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Fluid Mixing and Gas Exsolution


ZTwatson
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I am interested in determining the exsolution of CO2 due to the mixing of two different fluids. The natural system I study is artesian, so the interaction between fluids happens as they migrate upwards and pressure decreases. Obviously the CO2 exsolves primarily as a function of the pressure decrease but some interesting things happen presumably due to the interaction between aquifers and source waters.

 

Is there a way that I could determine this using React?

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Hi,

 

There are a few ways to approach this problem. With a sliding fugacity model, you can account for the decrease in pressure as fluids migrate upwards. For example, Section 2.2.3 of the Geochemical and Biogeochemical Reaction Modeling text describes an example in which carbonate minerals form as CO2(g) exsolves from fluid flowing out of overpressured sediments.

 

Section 15.2 in GBRM is a very simple example of fluid mixing, in which an acid is added to a fluid in equilibrium with calcite, causing some calcite to dissolve and CO2 to be produced.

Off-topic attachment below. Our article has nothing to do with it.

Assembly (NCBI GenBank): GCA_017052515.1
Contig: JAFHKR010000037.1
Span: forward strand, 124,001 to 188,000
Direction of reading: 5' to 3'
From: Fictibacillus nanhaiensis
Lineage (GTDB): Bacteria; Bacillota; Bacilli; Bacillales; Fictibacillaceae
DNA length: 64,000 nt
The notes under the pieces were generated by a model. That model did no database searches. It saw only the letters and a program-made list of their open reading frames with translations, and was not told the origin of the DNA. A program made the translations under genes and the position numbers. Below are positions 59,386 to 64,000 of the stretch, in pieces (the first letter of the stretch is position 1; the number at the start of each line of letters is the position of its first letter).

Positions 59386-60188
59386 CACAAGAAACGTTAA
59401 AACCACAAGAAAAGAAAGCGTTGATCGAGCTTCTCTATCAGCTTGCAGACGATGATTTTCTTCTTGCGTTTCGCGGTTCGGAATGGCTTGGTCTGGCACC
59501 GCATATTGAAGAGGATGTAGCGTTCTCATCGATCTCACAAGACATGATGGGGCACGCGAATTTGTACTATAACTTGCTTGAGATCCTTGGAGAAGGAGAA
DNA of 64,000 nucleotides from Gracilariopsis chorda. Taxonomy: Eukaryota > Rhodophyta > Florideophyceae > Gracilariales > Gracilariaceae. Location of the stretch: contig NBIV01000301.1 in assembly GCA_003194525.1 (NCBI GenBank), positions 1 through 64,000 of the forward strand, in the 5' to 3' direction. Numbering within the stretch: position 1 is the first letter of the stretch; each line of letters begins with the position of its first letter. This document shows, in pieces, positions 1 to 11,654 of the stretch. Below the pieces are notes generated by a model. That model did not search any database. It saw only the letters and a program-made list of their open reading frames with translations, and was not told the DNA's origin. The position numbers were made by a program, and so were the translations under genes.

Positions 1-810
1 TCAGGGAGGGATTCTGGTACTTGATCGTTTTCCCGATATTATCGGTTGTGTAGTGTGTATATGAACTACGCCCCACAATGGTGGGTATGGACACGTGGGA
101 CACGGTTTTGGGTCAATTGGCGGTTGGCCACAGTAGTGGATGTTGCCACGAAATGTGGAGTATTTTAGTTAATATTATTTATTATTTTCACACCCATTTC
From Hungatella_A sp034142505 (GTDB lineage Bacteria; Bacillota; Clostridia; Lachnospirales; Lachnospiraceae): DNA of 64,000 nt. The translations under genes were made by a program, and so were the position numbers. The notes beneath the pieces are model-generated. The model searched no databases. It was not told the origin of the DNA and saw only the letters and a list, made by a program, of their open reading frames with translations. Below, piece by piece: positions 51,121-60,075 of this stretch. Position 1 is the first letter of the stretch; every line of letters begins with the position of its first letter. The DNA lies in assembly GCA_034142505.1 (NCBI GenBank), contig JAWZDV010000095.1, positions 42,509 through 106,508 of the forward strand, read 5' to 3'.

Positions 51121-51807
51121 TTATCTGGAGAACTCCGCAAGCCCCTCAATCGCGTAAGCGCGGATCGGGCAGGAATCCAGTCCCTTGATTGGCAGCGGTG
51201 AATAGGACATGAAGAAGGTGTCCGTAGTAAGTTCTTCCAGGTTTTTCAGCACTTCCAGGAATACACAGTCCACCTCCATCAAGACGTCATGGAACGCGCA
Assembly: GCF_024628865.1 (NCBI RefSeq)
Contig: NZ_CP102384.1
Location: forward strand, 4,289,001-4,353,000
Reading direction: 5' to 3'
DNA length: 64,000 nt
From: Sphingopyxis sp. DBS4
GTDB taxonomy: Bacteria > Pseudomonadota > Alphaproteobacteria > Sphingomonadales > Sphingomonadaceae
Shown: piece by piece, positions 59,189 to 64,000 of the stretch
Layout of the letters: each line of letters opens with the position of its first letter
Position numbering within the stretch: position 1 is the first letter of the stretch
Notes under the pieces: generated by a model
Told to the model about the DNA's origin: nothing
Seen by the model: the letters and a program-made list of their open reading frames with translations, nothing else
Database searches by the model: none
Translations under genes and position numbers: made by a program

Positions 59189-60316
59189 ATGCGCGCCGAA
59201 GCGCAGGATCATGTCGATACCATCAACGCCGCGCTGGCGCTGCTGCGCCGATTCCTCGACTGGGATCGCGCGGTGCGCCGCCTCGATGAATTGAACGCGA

If you're interested in the kinetics of CO2 exsolution, you should look into section 4.5 of the GWB Reaction Modeling Guide.

 

Hope this helps,

 

Brian Farrell

Aqueous Solutions LLC

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OK Thanks.

 

I am setting up my initial fluid system. I have a few more questions...

 

Can I set up the initial and final pressure conditions? For the first simulation I would like to simply take a single fluid and move it to different pressure and temperature conditions to determine potential precipitation of minerals and exsolution of gas.

 

As far as I understand it is that the system will "react" the fluid to reach the defined final fugacity....?

 

When setting the system to a sliding fugacity, must I know the final fugacity value? Is there a way to have the system determine these values based on the HCO3 concentration, pH and initial/final pressure conditions?

 

If I want to prevent precipitation of, for example CaCO3, should I "config>suppress>calcite"?

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Hi,

 

You can set the fugacity of gases, or you can compile a thermo dataset at the pressures of interest, but you cannot set a confining pressure for your system.

 

By definition, for a sliding fugacity path you must set the target value. In a non-sliding path, changes in temperature or chemical composition will affect the fugacity over the course of a reaction path, however.

 

If you believe a mineral is unlikely to form, you would use the suppress function to remove it from consideration in the model. You could suppress quartz and some of the other more stable silica polymorphs at low temperature so that amorphous silica could precipitate, for example.

 

Regards,

 

Brian

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